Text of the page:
By this time of year, most people have opened their swimming pools and are ready for Memorial Day weekend, and, soon to follow, summer fun!
That is why May is recognized as National Water Safety Month. It is a great time to reflect on the safety of your pool area and your family’s pool safety preparation.
To make it a bit easier to prepare this year, we decided to illustrate four of the top layers of protection for your swimming pool. Follow the ABC’S of Swimming Pool Safety: Adult Supervision, Barrier Pool Fencing, CPR Training and Swimming Lessons shown below. You’ll also find some valuable tips and facts for each of these layers of protection. This will help you to keep your family safe around the pool, so you can enjoy your beautiful backyard.
Download the Print-Friendly eBook & Coloring Book for Our ABC’S of Pool Safety!
These FREE downloads provide you with a great way to review pool safety best practices with your family, while also providing a little coloring fun for the kids!
- Avoid texting or using social media on your phone—Checking Facebook for 20 seconds can be long enough for a child to drown.1
- Do not consume alcohol while on duty—Alcohol slows reaction time, which prevents effective supervision.2
- Assign a tag or whistle for the adult on duty—These help identify which adult is on duty, so there is no confusion.
Approximately 75% of child drownings occur because of a lapse of adult supervision of less than five minutes.3
BARRIER POOL FENCE
- Pool fencing should be four to five feet tall – Fence should be tall enough to secure your pool and meet local regulations.4
- Fiberglass posts are strong and will not become bent – Children may lean on or bounce off of the fence, so you want posts that will hold up.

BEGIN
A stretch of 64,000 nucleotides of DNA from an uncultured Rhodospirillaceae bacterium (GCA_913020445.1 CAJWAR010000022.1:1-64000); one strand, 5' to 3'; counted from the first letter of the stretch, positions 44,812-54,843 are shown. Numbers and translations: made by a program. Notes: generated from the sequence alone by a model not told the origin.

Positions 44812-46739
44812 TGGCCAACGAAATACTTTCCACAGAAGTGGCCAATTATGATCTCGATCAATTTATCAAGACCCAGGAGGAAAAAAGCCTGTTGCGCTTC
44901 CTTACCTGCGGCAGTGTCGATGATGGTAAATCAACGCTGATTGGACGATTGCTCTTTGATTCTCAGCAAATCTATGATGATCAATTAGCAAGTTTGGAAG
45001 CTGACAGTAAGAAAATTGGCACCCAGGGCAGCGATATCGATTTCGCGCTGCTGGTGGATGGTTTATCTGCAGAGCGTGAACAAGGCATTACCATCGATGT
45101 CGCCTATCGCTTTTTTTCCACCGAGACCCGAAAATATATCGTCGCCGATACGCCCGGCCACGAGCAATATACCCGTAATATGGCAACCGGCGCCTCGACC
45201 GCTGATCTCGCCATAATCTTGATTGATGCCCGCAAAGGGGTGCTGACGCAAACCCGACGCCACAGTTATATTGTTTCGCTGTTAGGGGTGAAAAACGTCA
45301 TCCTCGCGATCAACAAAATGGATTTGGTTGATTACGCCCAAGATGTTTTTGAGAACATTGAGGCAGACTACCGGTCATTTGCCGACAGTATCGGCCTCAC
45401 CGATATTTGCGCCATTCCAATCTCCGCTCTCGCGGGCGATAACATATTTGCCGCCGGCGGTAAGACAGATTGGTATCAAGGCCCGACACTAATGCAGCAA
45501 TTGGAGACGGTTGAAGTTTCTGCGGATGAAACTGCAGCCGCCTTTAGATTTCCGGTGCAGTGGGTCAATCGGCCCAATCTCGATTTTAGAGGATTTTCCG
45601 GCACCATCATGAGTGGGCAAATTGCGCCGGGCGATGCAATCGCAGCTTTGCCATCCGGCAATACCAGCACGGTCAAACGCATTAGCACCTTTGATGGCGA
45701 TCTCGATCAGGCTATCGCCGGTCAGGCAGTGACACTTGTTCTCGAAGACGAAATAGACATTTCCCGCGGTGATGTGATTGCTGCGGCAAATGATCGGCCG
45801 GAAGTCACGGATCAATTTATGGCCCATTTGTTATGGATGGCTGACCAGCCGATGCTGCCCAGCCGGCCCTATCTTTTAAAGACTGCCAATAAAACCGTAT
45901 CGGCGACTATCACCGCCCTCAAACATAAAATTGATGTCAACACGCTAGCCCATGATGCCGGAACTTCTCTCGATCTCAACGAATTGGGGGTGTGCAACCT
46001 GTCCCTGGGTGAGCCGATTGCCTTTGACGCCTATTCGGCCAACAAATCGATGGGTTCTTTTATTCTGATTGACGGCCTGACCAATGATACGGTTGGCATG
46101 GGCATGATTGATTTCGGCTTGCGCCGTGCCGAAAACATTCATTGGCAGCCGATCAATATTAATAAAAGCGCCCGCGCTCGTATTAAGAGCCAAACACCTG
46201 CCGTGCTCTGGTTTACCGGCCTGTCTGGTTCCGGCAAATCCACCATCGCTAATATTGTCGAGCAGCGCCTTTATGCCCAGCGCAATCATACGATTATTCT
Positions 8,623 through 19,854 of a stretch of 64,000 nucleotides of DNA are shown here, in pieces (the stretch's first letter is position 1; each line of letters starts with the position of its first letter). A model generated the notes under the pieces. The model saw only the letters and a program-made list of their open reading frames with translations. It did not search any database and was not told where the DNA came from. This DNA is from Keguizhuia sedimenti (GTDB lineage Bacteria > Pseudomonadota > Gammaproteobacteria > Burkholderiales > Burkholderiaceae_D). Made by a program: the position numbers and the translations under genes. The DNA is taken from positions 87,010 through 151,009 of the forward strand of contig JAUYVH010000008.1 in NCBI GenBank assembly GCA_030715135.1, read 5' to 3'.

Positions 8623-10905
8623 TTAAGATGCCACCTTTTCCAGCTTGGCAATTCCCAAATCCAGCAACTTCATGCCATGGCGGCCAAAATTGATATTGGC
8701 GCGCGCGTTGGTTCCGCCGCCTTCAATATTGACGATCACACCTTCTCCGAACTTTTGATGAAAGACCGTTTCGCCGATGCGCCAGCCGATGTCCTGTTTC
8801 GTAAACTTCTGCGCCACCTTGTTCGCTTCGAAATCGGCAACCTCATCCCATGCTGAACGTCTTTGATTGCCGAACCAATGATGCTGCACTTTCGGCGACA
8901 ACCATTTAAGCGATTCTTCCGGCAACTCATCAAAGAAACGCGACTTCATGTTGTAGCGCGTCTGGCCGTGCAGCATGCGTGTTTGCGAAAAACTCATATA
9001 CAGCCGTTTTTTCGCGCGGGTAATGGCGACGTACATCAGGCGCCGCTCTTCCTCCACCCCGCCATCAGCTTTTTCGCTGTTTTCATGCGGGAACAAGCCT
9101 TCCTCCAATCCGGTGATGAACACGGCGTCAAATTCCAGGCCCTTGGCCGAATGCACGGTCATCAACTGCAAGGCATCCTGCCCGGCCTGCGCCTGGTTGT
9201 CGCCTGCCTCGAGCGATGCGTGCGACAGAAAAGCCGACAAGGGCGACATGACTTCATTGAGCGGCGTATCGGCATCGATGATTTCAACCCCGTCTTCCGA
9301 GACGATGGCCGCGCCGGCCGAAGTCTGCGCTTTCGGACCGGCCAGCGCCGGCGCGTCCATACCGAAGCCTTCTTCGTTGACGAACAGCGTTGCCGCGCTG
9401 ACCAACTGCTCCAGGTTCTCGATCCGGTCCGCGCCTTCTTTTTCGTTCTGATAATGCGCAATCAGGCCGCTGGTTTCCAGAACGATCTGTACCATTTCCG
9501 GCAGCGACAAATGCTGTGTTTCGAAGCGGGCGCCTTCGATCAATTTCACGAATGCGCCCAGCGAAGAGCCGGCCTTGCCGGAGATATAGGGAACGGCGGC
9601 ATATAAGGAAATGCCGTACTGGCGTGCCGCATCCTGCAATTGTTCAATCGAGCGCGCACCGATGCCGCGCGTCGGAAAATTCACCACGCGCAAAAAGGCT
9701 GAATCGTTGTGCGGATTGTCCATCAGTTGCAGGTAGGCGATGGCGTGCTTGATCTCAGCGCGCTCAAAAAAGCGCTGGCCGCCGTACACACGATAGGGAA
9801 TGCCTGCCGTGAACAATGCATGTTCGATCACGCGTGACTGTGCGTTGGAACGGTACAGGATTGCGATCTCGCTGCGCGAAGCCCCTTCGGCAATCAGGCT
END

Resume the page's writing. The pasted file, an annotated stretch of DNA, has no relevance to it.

- Choose lock-in-deck posts for added safety – Posts that twist-lock into the deck help prevent children from lifting the posts out.
A barrier fence separating a pool from the home reduces a child’s risk of drowning by 83%, compared to a property-line fence.5
CPR TRAINING CLASS
- Drowning only takes a few seconds, so learn CPR—The quicker CPR is started, the better the chance of saving a life.5
- Stay up to date with the latest CPR techniques—Results of lifesaving skills are constantly studied in order to save more lives.6
- Find local classes through the American Red Cross – Visit http://redcross.org/take-a-class for latest listings of local CPR classes offered.
Seventy percent of Americans may feel helpless to act during a cardiac emergency, because they either do not know CPR or their training has significantly lapsed.7
- Swimming is a fun way to be active and healthy – Learning to swim is a great way to help prevent childhood obesity.8
- Most drownings occur in home swimming pools – Children between the ages of 1 and 4 years of age have the highest drowning rates.5
- Check out your local YMCA for classes – The YMCA offers swimming lessons year round for all ages, so there is no excuse!
Formal swimming lessons can reduce the risk of drowning by as much as 88% among young children ages 1—4 years old.9